Other companies that use mindfulness programs include:

· Apple
· Beiersdorf
· Bosch
· Facebook
· General Mills
· Goldman Sachs
· McKinsey & Co.
· Royal Dutch Shell
· Salesforce
· Target
· Twitter
· UK’s Parliament
· U.S. House of Representatives
· Verizon

If you are looking to begin a mindfulness program at your workplace, you aren’t alone. In fact, large businesses have been seizing the benefits of mindfulness for their organizational and employee well-being.

Tips for Practicing Mindfulness in the Office

If you are an employee that works in an office environment, whether that’s a corporate office, a hospital, or a traveling vehicle (i.e., EMS or truck driver), here are some practical tips on how you can incorporate mindfulness at work.

Practice walking meditation

You can choose short areas to walk, such as from your car to the office front door or taking the stairs from the first floor to your office floor or get up and walk around the building outside. Walking is a great way to clear your mind, stretch, and engage other senses. Listening to birds chirp and feeling sunshine on your face are wonderful elements to concentrate on for just a few minutes. That’s a mindfulness practice!

Pause for one minute before a meeting begins

You can take a brief pause by collecting yourself in the hallway, next to the copy machine, or in the bathroom. Even better, try to pause together as a group. There’s a tendency in the workplace to rush from place-to-place and person-to-person, talking the whole way. Pausing as a group reminds everyone that it’s okay to take a breath to reflect on what another person is saying.

If you are brave, maybe you can even start each meeting by saying, “let’s all be comfortable with short moments of silence as we reflect on what everyone is saying.” You’ll be surprised at the positive effect this has on the meeting and everyone in the meeting.

VIDEO: Learn a Short Meditation Practice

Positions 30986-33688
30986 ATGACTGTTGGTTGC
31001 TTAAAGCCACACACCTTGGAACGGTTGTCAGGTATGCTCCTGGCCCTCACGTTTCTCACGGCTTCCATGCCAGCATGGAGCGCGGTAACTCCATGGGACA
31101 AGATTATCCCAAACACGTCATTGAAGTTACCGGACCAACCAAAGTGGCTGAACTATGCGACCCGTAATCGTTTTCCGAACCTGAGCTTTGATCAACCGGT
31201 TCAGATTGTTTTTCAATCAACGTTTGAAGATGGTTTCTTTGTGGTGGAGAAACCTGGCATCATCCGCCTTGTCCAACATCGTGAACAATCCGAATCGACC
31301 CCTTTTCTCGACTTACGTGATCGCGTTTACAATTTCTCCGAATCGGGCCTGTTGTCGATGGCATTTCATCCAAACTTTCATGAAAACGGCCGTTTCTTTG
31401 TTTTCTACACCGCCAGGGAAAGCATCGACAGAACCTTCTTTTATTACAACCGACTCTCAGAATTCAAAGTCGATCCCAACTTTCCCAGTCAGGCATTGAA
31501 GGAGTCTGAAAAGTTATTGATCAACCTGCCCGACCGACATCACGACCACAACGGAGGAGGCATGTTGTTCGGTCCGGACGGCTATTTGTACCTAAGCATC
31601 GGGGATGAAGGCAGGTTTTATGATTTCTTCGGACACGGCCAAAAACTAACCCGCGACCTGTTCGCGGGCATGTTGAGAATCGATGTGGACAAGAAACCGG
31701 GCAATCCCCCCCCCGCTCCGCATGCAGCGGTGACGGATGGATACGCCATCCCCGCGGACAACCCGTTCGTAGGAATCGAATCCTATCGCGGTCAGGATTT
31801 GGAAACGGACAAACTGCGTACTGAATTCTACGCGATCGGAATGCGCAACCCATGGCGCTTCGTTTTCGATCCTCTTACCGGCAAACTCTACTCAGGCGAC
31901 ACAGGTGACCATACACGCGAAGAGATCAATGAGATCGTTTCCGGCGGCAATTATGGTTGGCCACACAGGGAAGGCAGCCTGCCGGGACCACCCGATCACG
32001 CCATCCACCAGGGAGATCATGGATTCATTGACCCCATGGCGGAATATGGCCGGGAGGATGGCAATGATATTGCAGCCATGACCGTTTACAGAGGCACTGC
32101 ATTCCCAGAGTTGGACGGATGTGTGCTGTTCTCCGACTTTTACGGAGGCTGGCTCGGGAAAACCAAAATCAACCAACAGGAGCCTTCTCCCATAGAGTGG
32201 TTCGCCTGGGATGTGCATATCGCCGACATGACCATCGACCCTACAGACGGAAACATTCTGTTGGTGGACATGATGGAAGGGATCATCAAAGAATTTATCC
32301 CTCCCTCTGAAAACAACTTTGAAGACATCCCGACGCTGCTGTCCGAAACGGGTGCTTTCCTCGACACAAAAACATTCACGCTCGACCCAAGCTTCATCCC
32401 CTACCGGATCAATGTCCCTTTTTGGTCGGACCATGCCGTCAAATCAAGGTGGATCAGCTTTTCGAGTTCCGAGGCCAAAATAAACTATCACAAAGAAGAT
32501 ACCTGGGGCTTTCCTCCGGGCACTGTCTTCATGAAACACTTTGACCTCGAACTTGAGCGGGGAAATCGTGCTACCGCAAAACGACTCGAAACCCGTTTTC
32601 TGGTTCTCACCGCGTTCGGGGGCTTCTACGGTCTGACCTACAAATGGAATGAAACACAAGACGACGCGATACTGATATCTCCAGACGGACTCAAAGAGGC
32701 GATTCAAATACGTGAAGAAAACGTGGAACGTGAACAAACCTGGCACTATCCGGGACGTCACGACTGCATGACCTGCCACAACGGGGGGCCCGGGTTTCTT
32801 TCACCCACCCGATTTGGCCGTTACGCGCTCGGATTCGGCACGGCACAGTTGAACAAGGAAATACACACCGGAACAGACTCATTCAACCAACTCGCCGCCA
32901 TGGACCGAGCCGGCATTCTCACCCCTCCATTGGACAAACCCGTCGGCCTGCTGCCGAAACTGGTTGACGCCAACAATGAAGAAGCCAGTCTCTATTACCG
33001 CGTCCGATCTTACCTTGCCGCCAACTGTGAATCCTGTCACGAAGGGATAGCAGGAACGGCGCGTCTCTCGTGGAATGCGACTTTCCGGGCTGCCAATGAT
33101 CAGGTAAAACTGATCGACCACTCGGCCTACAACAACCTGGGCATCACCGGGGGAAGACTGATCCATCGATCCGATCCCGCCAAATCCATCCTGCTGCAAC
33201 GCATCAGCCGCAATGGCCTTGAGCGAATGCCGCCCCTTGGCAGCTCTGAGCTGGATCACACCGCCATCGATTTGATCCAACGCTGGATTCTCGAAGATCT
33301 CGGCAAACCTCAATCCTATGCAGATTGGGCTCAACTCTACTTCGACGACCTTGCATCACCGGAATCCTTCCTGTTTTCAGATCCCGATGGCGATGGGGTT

Did you know that research has shown that short meditation (less than 5 minutes) is enough to help clear the mind, improve mood, boost brain function, reduce stress, slow down the aging process and support a healthy metabolism? tender Tierney, Program Deliverer for Awaken Pittsburgh, walks you through a short meditation practice that will improve your day.

Practice deep listening

One great strategy for deep listening is to reflect back on what someone just said to you. For example, you could say, “What I heard you say just now is that because this project is delayed, you are anxious that the client will be upset. Is that right? How can I help you resolve this issue?” Reflecting back is beneficial because it helps people to feel heard, and it helps build a rapport between you and the other person. Medical staff are frequently good at—and trained in—this kind of reflection. Other workplaces can benefit from this practice as well.

Turn off or pause pop-up notifications

Your computers are non-stop distractions. When you are working on a project, close your email and your company chat application. Set your desk phone and cell phone to “do not disturb” mode. Allow yourself a set period of time to just work. Come up for air and re-check emails in 45 minutes or an hour.

Make your meetings more mindful

Do you ever have trouble with low engagement or digital distractions during meetings? It can be useful to set some simple ground rules aimed at creating a more mindful environment at work, especially during meetings.You might even shorten the meeting by a few minutes if you don’t allow distractions in the room! Set a rule for no phones or computers during at least part of a meeting. Ground rules encourage everyone to pay attention to what’s being said (and subtly what is being left unsaid) and encourages everyone to be engaged in the meeting.

Tips for Practicing Mindfulness in a Home Office

If you work from home permanently or in a hybrid manner, finding moments of mindfulness has its own challenges. Mixing home life with work life leaves a lot of gray areas that quickly overrun each other. Boisterous children can interfere with Zoom calls, and work projects can interfere with meals with your family. Here are some tips on how you can capture moments of mindfulness in a work-from-home situation.

Define your work space

Have places designated for work, quiet, and family time. This will help you keep yourself focused and with fewer distractions. Avoid completing work on the couch. Then, once your space is defined, dedicated time just for working. Don’t try to multitask!

Define your quiet/get-away space

It can sometimes be difficult to feel relaxed and peaceful when practicing meditation at your desk in front of your computer. If you find that it’s helpful to have a space for quiet time, carve out a corner of a quiet room (like a bedroom, or a basement) where you can be still without distractions. A front porch is another wonderful option as a getaway space.